Deepwater Horizon

Discussion in 'The Coffee Shop ~ Chit Chat' started by Mean_Green_95, Apr 29, 2010.

  1. Mean_Green_95

    Mean_Green_95 Epic Member 5+ Years 1000 Posts

    Has anyone been keeping up with this tragedy?

    If not, heres the short.

    An oil rig close to the coast of Louisiana had an abrupt explosion. 11 men were lost during/after the explosion. There bodies have not been found and they are presumed dead. The secondary problem is that theres an oil leak. The blowback preventer valves are not operating and are not communicating with the control board. They have sent down robots to try and operate the valve manually but have been unsuccessful. Another problem is that who ever designed the platform did not put a valve on the gulf floor, like almost all other rigs, so the flow of oil cannot be shut off there either. It was originally thought that there was only one leak, letting out 40,000 barrels of oil a day, but it it being reported that the original estimate was off by 5 times the amount. It is leaking out roughly 200,000 barrels of oil a day. The only somewhat plausible solution is to drill another rig next to the original to relieve the pressure off of the original.

    This is the industry I'm planning on going into, so its really important to me.

    What is yall's take on this? Any new info is always appreciated.
     
  2. bigdaddy77084

    bigdaddy77084 Rockstar 4 Years 500 Posts

    That is so sad. I hear the oil is gonna hit land soon. Its been windy around here too. Cell tower work is hot,fiber optic splicing,
     
  3. donl

    donl Rockstar 100 Posts

    It's 200,000 gallons a day...not 200,000 barrels. 42 gallons in a barrel...a little difference. Sounds like you're going to be an engineer. After 17 years in the oil patch they are the ones that could get things that mucked up.
     
  4. Mean_Green_95

    Mean_Green_95 Epic Member 5+ Years 1000 Posts

    o, my mistake. I thought 200000 barrels was a little bit excessive. But I'm looking to get into an operating position. I looked into the engineering side of things and didn't like it too much.
     
  5. tbplus10

    tbplus10 Epic Member Staff Member 5+ Years 5000 Posts Platinum Contributor

    200,000 gallons or 200,000 barrels really doesnt matter the eco system in that area will be severely damaged either way and theres no easy way to protect it from coming or to repair it afterwards. I did clean-up after the Exon-Valdez, the place looked like a war zone, the damage was complete and devastating.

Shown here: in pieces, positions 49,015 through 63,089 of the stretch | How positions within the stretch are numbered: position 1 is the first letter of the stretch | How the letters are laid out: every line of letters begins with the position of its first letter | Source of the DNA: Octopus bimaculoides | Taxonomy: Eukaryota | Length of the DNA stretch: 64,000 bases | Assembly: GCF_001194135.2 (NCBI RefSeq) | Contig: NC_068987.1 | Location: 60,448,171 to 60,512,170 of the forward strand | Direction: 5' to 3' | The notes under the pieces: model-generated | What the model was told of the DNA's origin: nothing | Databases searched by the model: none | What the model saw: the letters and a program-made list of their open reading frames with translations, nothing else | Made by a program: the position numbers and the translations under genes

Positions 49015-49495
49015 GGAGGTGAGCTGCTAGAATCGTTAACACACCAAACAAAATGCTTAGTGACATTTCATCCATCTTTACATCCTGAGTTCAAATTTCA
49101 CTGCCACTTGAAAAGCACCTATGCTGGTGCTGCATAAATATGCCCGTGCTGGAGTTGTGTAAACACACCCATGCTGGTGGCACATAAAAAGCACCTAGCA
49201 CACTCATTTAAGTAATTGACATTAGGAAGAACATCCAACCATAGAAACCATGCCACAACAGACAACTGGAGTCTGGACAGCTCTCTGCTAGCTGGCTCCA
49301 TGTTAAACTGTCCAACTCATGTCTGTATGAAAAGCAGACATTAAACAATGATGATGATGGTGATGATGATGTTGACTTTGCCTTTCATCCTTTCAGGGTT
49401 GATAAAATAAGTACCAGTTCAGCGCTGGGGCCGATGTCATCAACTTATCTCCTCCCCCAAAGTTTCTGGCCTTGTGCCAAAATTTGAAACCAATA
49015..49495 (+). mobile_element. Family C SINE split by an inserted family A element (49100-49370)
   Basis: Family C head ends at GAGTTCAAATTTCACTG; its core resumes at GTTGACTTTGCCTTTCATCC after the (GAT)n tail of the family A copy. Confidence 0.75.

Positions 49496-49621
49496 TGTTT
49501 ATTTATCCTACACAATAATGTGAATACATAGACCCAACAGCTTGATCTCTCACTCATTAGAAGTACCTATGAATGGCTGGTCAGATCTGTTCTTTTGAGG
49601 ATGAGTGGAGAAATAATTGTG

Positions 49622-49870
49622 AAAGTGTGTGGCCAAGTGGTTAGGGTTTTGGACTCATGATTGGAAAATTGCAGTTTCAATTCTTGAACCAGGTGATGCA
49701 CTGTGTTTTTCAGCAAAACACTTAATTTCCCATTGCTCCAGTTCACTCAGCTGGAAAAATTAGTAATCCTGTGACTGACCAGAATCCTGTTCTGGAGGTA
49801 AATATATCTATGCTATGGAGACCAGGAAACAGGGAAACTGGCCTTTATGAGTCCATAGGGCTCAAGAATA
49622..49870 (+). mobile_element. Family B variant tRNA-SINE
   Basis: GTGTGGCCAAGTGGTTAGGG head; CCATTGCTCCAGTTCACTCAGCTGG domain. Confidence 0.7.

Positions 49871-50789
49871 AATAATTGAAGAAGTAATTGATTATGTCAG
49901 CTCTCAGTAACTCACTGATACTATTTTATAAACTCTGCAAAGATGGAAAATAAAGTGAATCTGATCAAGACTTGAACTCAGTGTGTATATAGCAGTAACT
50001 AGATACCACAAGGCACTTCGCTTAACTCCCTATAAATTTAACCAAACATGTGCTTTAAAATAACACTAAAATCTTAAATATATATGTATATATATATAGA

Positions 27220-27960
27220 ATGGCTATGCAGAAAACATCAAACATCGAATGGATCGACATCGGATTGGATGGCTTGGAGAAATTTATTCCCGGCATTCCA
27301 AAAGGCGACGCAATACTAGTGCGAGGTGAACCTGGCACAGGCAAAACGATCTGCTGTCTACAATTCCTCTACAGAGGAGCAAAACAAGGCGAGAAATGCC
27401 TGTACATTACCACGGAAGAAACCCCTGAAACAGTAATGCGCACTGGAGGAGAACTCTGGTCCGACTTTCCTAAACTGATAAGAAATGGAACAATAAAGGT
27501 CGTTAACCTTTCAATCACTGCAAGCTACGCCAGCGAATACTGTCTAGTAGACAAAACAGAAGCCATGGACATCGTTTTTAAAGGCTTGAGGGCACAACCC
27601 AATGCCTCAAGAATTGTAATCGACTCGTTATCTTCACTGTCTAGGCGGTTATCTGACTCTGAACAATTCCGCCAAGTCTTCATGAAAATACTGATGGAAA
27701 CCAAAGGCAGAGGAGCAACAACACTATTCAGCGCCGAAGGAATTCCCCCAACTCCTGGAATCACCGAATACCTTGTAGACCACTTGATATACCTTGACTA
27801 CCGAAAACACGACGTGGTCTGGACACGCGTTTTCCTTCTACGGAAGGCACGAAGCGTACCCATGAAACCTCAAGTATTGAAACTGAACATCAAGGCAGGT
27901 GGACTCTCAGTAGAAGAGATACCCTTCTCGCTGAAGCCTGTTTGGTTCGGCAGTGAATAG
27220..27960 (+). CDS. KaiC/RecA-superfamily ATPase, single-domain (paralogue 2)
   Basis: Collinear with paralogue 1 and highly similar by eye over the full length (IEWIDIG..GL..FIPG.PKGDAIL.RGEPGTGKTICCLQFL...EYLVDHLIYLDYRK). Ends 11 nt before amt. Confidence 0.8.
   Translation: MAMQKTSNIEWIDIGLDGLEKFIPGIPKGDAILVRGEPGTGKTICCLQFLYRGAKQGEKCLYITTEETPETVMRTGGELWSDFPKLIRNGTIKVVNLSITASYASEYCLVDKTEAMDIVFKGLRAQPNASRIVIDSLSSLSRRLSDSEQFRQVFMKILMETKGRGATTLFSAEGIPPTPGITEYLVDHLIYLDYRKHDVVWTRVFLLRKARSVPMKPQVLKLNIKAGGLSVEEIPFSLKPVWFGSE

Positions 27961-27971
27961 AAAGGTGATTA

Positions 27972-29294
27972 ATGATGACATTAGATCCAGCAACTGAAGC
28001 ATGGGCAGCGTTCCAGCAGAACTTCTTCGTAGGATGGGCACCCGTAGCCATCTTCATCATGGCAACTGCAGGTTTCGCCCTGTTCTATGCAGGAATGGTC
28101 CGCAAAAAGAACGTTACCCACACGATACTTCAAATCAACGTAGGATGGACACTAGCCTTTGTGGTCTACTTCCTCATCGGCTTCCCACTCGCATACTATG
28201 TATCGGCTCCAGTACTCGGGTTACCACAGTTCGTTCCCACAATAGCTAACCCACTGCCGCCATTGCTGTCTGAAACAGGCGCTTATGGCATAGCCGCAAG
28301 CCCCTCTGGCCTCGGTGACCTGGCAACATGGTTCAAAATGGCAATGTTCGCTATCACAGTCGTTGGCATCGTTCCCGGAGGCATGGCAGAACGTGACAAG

6. Mean_Green_95

    Mean_Green_95 Epic Member 5+ Years 1000 Posts

    I believe you. Crude oil is nothing to mess with. Its already reaching Louisiana's shores.
     
  7. pmartin816

    pmartin816 Rockstar 4 Years 1000 Posts

    I've been keeping up with it some and it does sound like its quite the tragedy. Last I heard they still didnt have a way to keep more oil from flowing out of the pipe. I have heard it might end up being worse than the Exon-Valdez accident though.
     
  8. tbplus10

    tbplus10 Epic Member Staff Member 5+ Years 5000 Posts Platinum Contributor

    Sadly people in charge seem to be working harder at pointing fingers than at stopping damage.
    In the end the local residents will pay the most with the American public picking up the tab behind them.
    Maybe it's time to start snatching up a few of the people running things and get some guarantees on cleaning things up and restoring the area. Dont rely on making the company the guarantor put the responsability on the CEO and upper echelon of the company that made the decisions, they knew they had safety issues weeks ago and continued operating.
    Wherever I've worked the supervisors have always talked the talk about safety, but underneath it all I've allways been convinced that a high enough dollar amount would trump safety every time.
     
  9. Mean_Green_95

    Mean_Green_95 Epic Member 5+ Years 1000 Posts

    Tim, you're exactly right. Why wasn't there a shut off valve at the gulf floor? B/c they wanted to save money. Its sad that an enormous company like BP can't be responsible and take action to prevent, or in this instance, rectify the situation to the best of their ability.
     

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